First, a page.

I eventually found a Pagan understanding of Jesus, whom I consider a prophet, a magician and a deified Ancestor. Now that must sound rather heretical to the anti-Christian Neopagans, but from the preserved material4 it is clear that the Hellenes of that time pretty much accepted Jesus as one of the profétai. It was the exclusivist and universalist claim of Christianity that caused trouble. Also the notion of historicity.


I wonder why the training doesn't ask the dedicant for an understanding of this category, too, since it's so commonly addressed at various ritual and other occasions. I feel the urge to ask a simple question here:  Who are the Outdwellers and how do they relate to the above described categories?

The answer to the first part is rather simplistic, they are those spiritual beings who are perceived by us humans as dangerous and unfavourable. (The notion of subjectivity is important here since if you omit it, you fall into the trap of erroneously addressing Outdwellers as „evil“, which they are not. Why? Evil is essentially a human-related category. It is an ethical category, at least in my worldview5, therefore it has to do with self-awareness and free will which are exclusive characteristics of man.)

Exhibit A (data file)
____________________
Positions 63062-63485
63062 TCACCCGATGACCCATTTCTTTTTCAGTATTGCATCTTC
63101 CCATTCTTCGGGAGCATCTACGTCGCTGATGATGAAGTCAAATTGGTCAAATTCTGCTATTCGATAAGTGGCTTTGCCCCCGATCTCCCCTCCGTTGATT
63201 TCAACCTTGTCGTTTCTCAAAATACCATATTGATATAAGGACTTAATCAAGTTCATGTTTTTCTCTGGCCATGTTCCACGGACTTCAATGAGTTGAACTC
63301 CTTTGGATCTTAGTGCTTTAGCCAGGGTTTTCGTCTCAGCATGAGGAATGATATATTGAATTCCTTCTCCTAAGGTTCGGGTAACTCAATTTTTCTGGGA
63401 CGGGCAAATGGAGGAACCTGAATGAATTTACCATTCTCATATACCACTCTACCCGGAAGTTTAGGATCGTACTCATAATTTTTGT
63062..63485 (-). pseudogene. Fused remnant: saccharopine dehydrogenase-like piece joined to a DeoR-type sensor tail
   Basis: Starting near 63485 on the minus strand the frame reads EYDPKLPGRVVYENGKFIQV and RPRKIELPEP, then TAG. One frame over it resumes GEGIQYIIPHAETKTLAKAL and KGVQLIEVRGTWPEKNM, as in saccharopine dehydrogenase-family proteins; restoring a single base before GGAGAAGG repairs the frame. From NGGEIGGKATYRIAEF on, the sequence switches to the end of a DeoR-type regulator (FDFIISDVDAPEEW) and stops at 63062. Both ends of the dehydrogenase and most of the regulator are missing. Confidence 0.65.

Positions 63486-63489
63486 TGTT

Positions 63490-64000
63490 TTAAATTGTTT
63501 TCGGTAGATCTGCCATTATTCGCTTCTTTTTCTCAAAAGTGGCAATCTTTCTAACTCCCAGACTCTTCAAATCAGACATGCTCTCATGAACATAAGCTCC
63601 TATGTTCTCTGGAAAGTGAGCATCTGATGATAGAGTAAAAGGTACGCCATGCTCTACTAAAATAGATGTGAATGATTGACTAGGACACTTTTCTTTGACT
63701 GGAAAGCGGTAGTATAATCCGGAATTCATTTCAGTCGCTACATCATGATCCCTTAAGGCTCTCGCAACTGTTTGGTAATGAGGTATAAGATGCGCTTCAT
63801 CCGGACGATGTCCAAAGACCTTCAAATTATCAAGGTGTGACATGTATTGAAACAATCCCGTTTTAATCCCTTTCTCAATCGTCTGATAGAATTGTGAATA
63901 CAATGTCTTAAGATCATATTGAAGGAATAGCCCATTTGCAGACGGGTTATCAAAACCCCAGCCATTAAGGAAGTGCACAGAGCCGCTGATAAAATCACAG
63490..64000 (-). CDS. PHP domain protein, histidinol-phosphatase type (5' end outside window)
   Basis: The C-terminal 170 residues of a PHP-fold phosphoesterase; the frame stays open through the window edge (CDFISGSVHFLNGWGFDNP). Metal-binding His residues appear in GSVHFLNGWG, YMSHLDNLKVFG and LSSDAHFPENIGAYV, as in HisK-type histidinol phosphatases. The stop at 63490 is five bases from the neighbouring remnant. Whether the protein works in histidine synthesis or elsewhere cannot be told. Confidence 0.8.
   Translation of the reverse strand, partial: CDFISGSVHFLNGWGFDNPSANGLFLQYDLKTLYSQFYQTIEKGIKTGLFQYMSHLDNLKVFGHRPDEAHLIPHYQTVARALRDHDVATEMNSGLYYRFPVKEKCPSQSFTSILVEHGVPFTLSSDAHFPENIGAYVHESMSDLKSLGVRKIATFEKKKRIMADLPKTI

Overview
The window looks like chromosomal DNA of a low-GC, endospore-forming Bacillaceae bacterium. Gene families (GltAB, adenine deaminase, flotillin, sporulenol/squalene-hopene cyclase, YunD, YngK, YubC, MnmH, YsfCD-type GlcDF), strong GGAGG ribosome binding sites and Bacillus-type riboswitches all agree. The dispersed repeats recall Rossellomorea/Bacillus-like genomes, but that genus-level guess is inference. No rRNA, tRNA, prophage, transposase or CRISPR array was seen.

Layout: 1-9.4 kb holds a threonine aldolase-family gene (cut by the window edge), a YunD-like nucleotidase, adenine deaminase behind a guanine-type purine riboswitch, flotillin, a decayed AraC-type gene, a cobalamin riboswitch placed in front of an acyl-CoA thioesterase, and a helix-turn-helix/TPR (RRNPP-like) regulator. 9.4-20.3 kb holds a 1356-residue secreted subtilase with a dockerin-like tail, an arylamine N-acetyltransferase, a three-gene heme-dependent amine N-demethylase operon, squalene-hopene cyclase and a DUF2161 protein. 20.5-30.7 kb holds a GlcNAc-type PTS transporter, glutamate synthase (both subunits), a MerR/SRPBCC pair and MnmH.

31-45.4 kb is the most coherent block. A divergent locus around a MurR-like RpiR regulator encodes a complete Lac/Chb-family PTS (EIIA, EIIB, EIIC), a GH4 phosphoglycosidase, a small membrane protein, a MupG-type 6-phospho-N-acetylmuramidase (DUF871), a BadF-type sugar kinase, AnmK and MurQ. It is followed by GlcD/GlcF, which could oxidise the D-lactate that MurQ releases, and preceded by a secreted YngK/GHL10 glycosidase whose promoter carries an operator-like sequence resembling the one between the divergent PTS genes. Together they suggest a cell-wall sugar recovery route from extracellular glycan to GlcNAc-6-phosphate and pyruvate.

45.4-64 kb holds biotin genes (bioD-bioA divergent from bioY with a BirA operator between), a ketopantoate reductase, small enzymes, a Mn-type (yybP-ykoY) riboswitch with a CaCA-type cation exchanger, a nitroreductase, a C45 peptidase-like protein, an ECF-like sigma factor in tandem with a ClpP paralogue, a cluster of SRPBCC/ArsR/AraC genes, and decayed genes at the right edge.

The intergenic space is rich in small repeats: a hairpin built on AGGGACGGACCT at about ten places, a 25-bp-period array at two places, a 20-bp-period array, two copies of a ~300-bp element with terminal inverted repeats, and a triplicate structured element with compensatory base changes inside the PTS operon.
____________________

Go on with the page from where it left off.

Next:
The second part of the question, however, is a more complex one. I have the intuition that in relation to the previously described categories of spiritual beings Outdwellers can technically fall into all of them, as this table depicts:



Typically favourable or neutral. Have explicit public cult. Upholds the Order. Civilization gods and goddesses. The second and third generation of gods.